juniper the tether end of larksong
© Alan Summers (UK)
(Poetry & Place anthology issue 1 ed. Ashley Capes and Brooke (Close-Up Books, April 2016)
I really love the imagery of the juniper and larksong. Larksong itself is a strong image created by fusing a visual and audible image!
The brevity of the poem makes it very direct, but I feel there is much more to it than can be seen at first glance…
…It took me a few reads to see what is going on, but I can see how the wonderful song of the bird is drawing the observer/reader in close, like the juniper berries are drawing in the lark. The song is making the observer/reader take a look at the natural scene—beyond the everyday view, deep into a wondrous microcosm, a symbiosis of the bird and tree, the bird eating the berries, spreading the juniper seeds through its faeces.
The juniper bush also reminds me of a funny scene from the movie “Monty Python’s Life of Brian,” where it is the only means of food for a recluse who has taken a vow of silence.
Brian is fleeing from an unwanted following of fanatics looking for a savior and arrives on a mountaintop. He falls into a recluse’s hole, hurting the man’s foot. The man shouts out in pain, cussing about breaking his 5-year silence. But soon, he starts singing, as he might as well. Brian is trying to keep him quiet so his following doesn’t find him, but to no avail of course.
When the mob arrives and they hear what has happened, they decide it is a miracle performed by Brian. Soon though, they wonder why there savior “led” them to the mountaintop where there is no water or food.
Then Brian points out a nearby juniper bush and its presence is declared another miracle!
The scene ends with the recluse fighting Brian’s following over the juniper bush.
I guess the point being that the recluse’s voice led the group to discover the juniper bush, like the lark’s song draws us into the haiku moment.
– Michael Smeer (Netherlands)
There have been some eastern poems about drinking, but they were not corrupted. They look like saintly poems. I think that this author drank the gin “juniper” to the limit “tether” until morning when the larks were singing—but heaven’s gate closed, because the larksong ended.
Bad habits will make you lose your mind, and it will be its own tether. Maybe we think that the past drunkard poets as saintly because they stand far from power. They say Santoka was always drinking, but his haiku is popular now.He wrote many haiku, begging and drinking while he was wandering. I think there isn’t a commonality between this author’s life and Santoka’s life, but they can’t stop drinking to their dream.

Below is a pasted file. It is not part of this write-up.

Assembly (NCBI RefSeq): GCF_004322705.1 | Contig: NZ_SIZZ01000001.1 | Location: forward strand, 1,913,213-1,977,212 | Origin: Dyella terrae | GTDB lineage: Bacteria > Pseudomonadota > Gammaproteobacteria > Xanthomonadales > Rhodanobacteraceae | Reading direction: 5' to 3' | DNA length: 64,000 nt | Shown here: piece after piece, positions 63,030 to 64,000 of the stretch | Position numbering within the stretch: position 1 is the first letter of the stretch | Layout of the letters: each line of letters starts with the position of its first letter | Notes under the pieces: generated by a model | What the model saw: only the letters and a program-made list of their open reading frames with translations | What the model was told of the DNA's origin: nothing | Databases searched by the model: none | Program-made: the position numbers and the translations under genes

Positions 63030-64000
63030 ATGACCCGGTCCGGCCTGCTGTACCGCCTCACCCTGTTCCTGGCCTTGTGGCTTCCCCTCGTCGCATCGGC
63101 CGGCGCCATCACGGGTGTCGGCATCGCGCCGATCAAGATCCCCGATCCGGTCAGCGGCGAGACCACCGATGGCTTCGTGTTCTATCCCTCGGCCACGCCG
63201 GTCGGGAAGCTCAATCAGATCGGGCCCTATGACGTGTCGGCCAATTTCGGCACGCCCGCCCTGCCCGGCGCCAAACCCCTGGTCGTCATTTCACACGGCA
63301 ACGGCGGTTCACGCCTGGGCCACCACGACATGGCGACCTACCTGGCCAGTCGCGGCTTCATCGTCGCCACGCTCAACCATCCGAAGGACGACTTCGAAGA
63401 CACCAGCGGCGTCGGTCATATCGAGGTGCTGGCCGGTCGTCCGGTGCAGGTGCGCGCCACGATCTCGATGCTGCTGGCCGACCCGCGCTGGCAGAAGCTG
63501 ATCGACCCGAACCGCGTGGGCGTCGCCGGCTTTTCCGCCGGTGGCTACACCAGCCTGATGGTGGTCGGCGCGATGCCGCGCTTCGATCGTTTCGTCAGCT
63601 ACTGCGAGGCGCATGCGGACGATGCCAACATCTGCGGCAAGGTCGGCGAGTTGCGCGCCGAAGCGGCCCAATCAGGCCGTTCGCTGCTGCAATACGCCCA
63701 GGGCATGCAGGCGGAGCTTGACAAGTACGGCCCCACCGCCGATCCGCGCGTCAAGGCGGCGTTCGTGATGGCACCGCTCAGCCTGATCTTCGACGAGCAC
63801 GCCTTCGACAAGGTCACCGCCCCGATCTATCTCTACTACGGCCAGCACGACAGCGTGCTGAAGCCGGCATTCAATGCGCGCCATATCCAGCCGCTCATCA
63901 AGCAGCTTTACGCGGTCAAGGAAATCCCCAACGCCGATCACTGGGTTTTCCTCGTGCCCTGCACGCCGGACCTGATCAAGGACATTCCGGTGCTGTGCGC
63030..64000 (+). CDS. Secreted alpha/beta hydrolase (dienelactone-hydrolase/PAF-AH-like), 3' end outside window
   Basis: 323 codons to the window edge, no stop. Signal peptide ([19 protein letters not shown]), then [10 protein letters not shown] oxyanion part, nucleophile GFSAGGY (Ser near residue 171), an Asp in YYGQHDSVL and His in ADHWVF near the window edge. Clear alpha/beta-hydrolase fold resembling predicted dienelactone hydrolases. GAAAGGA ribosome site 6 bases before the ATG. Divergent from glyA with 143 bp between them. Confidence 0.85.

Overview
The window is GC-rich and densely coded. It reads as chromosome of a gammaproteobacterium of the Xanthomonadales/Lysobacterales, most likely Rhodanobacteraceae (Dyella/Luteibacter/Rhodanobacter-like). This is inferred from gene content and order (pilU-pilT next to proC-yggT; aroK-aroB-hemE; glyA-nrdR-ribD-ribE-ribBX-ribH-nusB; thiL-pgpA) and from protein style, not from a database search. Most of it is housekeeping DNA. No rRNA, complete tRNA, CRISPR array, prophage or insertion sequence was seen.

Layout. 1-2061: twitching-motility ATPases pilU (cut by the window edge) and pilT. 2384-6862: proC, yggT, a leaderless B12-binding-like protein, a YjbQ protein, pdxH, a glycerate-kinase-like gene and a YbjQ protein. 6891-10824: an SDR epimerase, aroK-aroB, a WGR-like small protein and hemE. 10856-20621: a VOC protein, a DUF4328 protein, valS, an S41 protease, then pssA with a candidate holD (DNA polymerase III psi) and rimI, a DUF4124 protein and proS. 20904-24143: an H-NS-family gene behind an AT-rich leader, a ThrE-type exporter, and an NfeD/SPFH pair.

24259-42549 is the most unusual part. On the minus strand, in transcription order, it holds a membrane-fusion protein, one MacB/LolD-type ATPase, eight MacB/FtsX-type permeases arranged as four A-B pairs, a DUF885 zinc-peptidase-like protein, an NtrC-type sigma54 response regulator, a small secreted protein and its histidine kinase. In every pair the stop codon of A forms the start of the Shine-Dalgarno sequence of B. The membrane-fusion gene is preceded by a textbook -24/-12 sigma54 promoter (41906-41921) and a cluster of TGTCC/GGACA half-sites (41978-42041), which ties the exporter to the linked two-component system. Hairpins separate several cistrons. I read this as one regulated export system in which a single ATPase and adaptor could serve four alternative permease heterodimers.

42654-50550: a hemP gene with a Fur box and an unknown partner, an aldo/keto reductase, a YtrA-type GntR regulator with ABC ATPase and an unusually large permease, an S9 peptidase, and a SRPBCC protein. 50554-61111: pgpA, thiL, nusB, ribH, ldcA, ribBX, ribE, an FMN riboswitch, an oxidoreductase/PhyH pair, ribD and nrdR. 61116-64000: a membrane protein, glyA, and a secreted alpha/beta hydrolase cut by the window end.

– Norie Umeda (Japan)
I imagine this juniper as an old, dying, or felled tree. Lark sparrows (based on what I have read) tend to favor more open grassland. Could it be that the bird is singing a happy song?
Alternatively, the tendency in places to plant and save more juniper trees (ecotourism) means the larks in those areas are in decline. In this case, could it be that the bird(s) is singing a sad song?
Thirdly, if we define juniper as an evergreen (from the Latin, junniperus) the youthful image that arouses contrasts with “the tether end of larksong” which one could imagine meaning that the birds are getting ready to migrate, taking with them their beautiful sing-song. Does it mean winter is on the doorstep?
Lastly, in certain countries, poachers trap birds (including larks) and eat them. I can picture a bird glued (birdlime) to a branch. It’s a slow death and would surely provoke a heart-breaking song. I am not sure larks are trapped in that way (they nest near the ground) but the image jumped into my mind.
– Corine Timmer (Portugal)
The juniper has distinctly sharp shoots and often the shape of the tree itself forms to one side, and I think comparing it to the “tether end of larksong” is a fine association. Besides showing an intriguing connection, I believe the image brings the reader to a state of mental silence, watching the lark’s song in its last sound.
Juniper berries are a summer kigo, or seasonal reference. The call of the lark is reflective of summer, in my eyes, as it has an uplifting and energetic resonance. The juniper is also reflective of summer, with its sharpness matching the blaze of summer heat.
The “r” sounds in this monoku also associate with the call of the lark in its curved song.
You can easily feel the moment of the haiku when you read it, and it brings one peace and introspection.
– Nicholas Klacsanzky (Ukraine)
Did you enjoy this haiku and commentary? Let us know in the comments.